The Term "Genre-Bending" Doesn't Even Come Close to Describing the Amazing Film 'Bacurau' (2019)




Bacurau (2019)

Written and directed by Kleber Mendonça Filho, Juliano Dornelles

Produced by Emilie Lesclaux, Saïd Ben Saïd, Michel Merkt

Cinematography by Pedro Sotero

Edited by Eduardo Serrano

Music by Mateus Alves, Tomaz Alves Souza

Production companies: CinemaScópio Produções, SBS Productions, Globo Filmes, Simio Filmes, Arte France Cinema, Canal Brasil, Telecine

Distributed by Vitrine Filmes (Brazil), SBS Distribution (France)

(2:12) AFI Silver Virtual Screening Room


(Bacurau, translated from the Portuguese, means nighthawk.)


“What are inhabitants of Bacurau called?”


“People.”


Everything in Bacurau is revealed in such a way that evokes curiosity and wonder rather than confusion or distrust. In the film’s opening moments we see (1) a shot from space looking down on the Earth (somewhat reminiscent of John Carpenter’s The Thing; co-director Mendonça Filho is a big Carpenter fan), (2) a rural road where a truck carrying caskets has overturned, and (3) what could be either a festival, a funeral, or both. We do know that this is a story that takes place in a remote village in northeast Brazil “a few years from now.” That’s what we know, and that’s all we need to know. For the moment…


Part of the fun of Bacurau is walking around in this world, getting to know its people and their lives before the story really takes off. (And boy, does it take off!) There are no cardboard or stereotyped characters in this village. We meet an elderly guitar player who acts as the village bard, a man who drives a water truck to the village because the water supply has been sabotaged, and a woman named Teresa (Bárbara Colen) who has come home at attend the funeral of her grandmother Carmelita, the village matriarch. These are just some of the people we meet, and we’re not entirely sure whose story we’re watching, but it doesn’t matter. While we’re learning characters, we’re also picking up odd bits of information from strange scenes, such as the ranting of a local doctor (Sônia Braga) disrupting the funeral, a casket overflowing with water, and the aforementioned bard singing about sorcery, charms, and “a feast of fear and terror.”



Other strange things happen: A local schoolteacher and his students can no longer find their village on Google maps. Cellphone reception suddenly stops. A 1950s-style flying saucer appears in the skies. Yes, you read that correctly, a ‘50s-style flying saucer.


I can’t get into much more of the film without revealing major spoilers, so if you’re intrigued so far, watch the movie. (More on how to do that at the end of this review.) If you don’t want the film spoiled, stop reading right here. But I will show you the trailer:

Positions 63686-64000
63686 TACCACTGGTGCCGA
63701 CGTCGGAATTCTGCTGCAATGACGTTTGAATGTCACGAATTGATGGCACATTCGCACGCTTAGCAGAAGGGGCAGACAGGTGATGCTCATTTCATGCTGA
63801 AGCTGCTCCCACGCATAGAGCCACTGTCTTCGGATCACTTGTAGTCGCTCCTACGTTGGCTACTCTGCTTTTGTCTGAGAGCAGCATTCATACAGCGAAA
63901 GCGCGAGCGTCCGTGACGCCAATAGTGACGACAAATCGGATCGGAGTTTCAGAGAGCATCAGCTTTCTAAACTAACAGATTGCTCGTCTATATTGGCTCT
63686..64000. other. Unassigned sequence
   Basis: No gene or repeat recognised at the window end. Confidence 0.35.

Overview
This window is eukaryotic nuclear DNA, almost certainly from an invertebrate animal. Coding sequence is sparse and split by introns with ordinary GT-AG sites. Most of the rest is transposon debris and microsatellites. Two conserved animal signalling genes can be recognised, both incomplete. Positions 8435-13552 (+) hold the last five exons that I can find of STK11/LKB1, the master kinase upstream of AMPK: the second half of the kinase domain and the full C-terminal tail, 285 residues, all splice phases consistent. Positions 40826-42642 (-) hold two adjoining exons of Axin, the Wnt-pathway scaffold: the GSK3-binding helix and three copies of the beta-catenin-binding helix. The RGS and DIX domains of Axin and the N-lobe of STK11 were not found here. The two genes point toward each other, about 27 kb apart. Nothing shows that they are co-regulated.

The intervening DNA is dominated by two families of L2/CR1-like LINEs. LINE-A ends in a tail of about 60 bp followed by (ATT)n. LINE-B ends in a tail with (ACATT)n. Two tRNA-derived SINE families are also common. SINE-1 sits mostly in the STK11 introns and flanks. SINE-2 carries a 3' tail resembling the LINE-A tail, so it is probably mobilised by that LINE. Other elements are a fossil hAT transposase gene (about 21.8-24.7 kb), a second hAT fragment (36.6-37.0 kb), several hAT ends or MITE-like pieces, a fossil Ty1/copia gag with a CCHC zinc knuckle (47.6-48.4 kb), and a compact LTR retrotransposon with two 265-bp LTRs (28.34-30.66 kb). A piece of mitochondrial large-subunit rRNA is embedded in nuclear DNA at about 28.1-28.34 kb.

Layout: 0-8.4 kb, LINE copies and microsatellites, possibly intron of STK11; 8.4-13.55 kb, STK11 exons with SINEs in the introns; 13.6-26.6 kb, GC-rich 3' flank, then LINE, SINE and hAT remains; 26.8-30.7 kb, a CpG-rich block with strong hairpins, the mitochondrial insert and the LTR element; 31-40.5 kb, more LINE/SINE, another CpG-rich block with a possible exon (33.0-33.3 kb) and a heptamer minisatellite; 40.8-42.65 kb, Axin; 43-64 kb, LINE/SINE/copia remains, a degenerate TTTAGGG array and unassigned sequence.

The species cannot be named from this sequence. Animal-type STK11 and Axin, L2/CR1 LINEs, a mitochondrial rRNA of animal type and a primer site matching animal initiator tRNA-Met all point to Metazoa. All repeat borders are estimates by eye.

If you have seen the movie, feel free to continue, because we have a lot to talk about…


Those first 40 minutes are fascinating, but the film really starts kicking into overdrive with the arrival of the two bikers wearing gaudy outfits. The first section of the film may not be normal, but it isn’t quite David Lynchian either, yet, when the bikers show up, there’s a sense of dread that’s inescapable. Two local guys who’ve just discovered a house filled with dead bodies get stopped by the bikers. “We’re about to die,” one of them says to the other, and even though this line is unnecessary, it’s also chilling. A more intriguing line, “This isn’t supposed to happen around here,” conveys that the locals are way out of their element and that a paralyzing fear has overtaken them. It’s almost like a moment from a Cormac McCarthy novel.



When you get right down to it, Bacurau is really all about roles and perception. Everyone in the film has a role to perform, some respected more than others, but the locals all acknowledge this. The perception they have of themselves may not always be positive, but they share a certain bond that ties them together as a community.



Then we’re introduced to the killers. Their role soon becomes clear (although we don’t initially know who’s controlling them) as we discover not only their purpose, but also their nature, manifesting itself through infighting, callousness, racial scorn, and a love of killing. (Is it any wonder most of them are Americans?) Their perception of the locals is about as low as you can get, even with the two motorcycle riders with whom they’ve partnered. These guys (and women) are all odious stereotypes, but odious stereotype who are also interesting. When one of the killers (who has at least some degree of morality, upset over the killing of a child) challenges the German-born group leader Michael (Udo Kier), calling him a Nazi, Michael responds, “I’ve been living in America for 40 years. I’ve been an American longer than you.”